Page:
In 1934 she took the lead in a revival of Jacques Offenbach's 1875 opera La créole at the Théâtre Marigny on the Champs-Élysées of Paris, which premiered in December of that year for a six month run. In preparation for her performances she went through months of training with a vocal coach.
In the words of Shirley Bassey, who has cited Baker as her primary influence, "… she went from a 'petite danseuse sauvage' with a decent voice to 'la grande diva magnifique' … I swear in all my life I have never seen, and probably never shall see again, such a spectacular singer and performer."
Despite her popularity in France, she never obtained the same reputation in America. Upon a visit to the United States in 1935-1936, her performances received poor opening reviews for her starring role in the Ziegfeld Follies and she was replaced by Gypsy Rose Lee later in the run.
Baker returned to Paris in 1937, married Frenchman Jean Lion, and became a French citizen.
Her affection for France was so great that when World War II broke out, she volunteered to spy for her adopted country. Baker was so well known and popular with the French that even the Nazis, who occupied France during World War II, were hesitant to cause her harm.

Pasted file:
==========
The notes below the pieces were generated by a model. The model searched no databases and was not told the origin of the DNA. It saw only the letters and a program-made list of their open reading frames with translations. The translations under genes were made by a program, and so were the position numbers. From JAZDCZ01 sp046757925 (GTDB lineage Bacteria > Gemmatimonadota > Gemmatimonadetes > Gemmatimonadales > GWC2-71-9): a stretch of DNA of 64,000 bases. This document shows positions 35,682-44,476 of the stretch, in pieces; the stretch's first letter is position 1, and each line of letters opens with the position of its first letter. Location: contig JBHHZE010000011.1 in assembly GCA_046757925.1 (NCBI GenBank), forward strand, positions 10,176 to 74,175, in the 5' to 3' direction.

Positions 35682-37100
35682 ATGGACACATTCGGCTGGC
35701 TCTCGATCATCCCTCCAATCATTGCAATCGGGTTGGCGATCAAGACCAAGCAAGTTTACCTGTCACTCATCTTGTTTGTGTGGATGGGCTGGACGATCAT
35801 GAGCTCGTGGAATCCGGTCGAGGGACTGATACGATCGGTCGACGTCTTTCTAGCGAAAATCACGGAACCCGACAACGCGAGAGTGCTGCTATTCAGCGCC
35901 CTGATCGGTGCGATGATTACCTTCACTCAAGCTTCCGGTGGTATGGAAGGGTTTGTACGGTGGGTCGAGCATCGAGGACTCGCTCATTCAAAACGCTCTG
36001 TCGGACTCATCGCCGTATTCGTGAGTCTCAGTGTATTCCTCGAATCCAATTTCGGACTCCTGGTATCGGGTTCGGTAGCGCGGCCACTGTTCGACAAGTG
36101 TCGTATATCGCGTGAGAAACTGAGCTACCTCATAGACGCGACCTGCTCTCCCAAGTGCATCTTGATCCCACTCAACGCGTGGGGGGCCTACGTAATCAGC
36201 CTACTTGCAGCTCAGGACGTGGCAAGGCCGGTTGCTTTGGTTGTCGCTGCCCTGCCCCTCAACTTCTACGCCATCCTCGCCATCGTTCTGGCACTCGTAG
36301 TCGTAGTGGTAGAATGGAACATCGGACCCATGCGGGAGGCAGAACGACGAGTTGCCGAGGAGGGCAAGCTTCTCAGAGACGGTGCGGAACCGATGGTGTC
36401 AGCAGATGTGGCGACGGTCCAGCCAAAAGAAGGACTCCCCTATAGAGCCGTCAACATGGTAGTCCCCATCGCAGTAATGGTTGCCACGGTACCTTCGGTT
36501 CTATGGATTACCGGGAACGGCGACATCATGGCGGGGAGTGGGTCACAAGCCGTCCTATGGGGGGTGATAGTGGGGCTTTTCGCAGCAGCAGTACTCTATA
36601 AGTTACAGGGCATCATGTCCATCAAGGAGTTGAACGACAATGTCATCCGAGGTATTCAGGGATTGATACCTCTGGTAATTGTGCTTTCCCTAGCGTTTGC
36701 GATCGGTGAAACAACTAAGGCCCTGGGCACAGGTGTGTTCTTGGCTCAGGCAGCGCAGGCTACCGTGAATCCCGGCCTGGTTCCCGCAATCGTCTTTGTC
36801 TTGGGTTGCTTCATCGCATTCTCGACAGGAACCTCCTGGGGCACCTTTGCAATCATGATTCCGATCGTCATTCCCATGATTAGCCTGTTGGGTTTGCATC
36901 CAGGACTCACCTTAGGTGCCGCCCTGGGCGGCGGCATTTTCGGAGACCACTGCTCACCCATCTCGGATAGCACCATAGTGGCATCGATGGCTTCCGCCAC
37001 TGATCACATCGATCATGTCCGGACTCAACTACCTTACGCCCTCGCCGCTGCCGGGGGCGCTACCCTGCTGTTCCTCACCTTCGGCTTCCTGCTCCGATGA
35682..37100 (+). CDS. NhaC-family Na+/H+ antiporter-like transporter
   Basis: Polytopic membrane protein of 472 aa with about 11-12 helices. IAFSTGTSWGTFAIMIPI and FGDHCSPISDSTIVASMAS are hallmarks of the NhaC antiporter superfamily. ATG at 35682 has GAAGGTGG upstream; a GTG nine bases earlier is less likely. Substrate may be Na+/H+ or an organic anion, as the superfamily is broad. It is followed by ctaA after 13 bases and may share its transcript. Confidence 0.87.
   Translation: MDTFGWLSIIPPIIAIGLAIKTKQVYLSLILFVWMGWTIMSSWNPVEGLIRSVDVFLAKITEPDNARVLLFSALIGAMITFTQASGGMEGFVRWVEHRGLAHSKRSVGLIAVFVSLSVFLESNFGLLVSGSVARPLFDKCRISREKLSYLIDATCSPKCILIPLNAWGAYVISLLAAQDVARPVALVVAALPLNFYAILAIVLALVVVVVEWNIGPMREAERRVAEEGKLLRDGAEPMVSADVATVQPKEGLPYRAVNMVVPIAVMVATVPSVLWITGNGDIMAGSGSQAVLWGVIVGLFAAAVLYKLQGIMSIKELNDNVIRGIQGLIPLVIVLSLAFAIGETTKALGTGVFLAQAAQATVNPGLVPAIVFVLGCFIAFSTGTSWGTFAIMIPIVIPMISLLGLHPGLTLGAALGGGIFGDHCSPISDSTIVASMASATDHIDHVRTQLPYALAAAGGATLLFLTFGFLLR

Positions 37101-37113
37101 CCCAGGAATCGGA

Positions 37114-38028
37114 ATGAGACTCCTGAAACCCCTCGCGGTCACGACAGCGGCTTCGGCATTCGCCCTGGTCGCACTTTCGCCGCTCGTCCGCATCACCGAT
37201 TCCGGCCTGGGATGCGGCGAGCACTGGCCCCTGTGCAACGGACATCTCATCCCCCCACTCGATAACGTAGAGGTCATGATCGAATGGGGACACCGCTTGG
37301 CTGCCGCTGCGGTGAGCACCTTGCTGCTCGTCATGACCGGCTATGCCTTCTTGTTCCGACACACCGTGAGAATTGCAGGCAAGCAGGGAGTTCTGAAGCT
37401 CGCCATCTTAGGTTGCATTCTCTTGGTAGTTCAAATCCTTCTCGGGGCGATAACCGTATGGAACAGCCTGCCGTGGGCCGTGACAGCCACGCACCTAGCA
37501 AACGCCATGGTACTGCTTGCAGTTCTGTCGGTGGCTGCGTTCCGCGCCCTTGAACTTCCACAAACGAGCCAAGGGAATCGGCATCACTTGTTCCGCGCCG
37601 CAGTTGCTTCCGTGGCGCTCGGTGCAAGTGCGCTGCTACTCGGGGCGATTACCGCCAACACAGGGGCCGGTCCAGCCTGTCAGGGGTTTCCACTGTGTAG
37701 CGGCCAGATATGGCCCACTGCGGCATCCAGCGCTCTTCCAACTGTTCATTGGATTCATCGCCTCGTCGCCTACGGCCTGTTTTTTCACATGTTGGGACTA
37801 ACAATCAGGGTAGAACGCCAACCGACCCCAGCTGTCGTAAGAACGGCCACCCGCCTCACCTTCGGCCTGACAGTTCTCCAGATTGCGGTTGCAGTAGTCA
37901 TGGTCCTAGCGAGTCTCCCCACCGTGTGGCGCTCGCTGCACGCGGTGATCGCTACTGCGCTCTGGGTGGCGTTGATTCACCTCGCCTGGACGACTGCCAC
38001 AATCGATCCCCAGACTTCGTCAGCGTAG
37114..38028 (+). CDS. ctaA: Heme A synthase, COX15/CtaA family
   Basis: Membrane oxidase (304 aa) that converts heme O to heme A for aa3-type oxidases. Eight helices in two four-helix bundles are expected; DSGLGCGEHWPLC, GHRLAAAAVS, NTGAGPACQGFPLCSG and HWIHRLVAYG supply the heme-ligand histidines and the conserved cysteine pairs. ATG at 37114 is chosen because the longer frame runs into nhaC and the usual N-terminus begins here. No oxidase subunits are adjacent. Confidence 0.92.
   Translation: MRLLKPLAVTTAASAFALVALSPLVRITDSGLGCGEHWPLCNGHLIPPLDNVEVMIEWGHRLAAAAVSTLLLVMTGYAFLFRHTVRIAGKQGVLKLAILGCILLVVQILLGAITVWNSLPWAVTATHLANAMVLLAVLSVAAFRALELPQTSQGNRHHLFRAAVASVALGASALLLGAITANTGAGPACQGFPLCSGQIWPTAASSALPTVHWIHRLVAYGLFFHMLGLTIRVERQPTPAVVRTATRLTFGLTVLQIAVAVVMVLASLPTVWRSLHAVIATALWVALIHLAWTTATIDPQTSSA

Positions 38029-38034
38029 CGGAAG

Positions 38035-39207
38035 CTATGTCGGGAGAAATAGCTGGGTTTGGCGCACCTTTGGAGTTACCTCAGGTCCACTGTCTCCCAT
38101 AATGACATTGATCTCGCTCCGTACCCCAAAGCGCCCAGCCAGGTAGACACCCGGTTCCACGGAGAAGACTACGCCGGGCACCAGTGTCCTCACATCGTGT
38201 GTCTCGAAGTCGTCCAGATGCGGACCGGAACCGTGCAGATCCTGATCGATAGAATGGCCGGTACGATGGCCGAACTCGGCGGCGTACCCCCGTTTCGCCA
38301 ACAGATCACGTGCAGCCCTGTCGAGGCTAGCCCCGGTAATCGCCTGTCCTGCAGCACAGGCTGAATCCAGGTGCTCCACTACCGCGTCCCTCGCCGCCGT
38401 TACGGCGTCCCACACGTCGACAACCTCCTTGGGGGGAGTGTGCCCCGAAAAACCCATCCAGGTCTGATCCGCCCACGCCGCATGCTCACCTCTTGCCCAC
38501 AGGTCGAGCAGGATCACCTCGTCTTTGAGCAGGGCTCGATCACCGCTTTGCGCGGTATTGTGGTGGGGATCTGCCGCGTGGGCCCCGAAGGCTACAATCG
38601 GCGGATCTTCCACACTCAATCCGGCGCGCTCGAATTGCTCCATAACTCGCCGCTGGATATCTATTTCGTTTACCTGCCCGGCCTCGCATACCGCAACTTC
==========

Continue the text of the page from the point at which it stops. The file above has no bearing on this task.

Baker's agent's older brother approached her about working for the French government as an "honorable correspondent" -- if she happened to hear any gossip at parties that might be of use to her adopted country, she could report it. Baker immediately agreed, since she was against the Nazi stand on race not only because she was black but because her husband was Jewish.
Her café society fame enabled her to rub shoulders with those in-the-know, from high-ranking Japanese officials to Italian bureaucrats, and report back what she heard.
She was able to do things such as attend parties at the Italian embassy without any suspicion falling on her and gather information that turned out to be useful. She also helped in the war effort in other ways, such as by sending Christmas presents to French soldiers.
When the Germans invaded France, Baker left Paris and went to the Château des Milandes, her home in the south of France, where she had Belgian refugees living with her and others who were eager to help the Free French effort led by Charles de Gaulle from England.